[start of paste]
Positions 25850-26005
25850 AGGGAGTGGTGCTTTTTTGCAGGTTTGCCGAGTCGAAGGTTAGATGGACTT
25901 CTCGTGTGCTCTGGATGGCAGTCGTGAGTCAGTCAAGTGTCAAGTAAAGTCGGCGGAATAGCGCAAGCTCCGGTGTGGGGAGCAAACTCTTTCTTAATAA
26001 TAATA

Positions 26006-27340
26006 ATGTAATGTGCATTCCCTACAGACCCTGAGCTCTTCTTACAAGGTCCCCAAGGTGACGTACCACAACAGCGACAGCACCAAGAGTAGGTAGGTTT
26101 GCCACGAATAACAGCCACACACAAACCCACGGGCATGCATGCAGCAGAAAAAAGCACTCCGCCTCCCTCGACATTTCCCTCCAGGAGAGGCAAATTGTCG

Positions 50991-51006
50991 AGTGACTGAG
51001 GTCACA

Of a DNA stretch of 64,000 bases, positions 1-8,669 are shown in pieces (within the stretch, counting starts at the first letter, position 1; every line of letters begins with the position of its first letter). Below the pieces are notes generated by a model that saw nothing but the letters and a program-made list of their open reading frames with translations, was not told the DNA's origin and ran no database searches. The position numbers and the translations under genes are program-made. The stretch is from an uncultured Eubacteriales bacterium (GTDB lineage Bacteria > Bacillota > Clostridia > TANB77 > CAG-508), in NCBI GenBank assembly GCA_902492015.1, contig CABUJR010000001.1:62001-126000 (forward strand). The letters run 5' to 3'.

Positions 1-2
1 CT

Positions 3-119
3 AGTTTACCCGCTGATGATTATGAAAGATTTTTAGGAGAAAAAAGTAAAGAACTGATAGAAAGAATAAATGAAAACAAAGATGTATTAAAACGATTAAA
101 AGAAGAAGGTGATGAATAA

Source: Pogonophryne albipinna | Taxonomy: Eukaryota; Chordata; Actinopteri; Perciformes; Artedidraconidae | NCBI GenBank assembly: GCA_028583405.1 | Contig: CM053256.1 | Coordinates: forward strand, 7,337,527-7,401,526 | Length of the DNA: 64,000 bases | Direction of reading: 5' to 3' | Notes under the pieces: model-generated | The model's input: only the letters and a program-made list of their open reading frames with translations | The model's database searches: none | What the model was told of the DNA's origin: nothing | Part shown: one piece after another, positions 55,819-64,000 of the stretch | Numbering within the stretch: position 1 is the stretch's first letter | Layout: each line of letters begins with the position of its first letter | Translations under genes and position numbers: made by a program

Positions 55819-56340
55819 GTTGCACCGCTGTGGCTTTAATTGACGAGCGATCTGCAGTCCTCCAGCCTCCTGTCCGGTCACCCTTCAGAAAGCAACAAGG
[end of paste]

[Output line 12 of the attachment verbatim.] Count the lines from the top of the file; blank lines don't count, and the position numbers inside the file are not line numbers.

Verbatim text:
Positions 1-2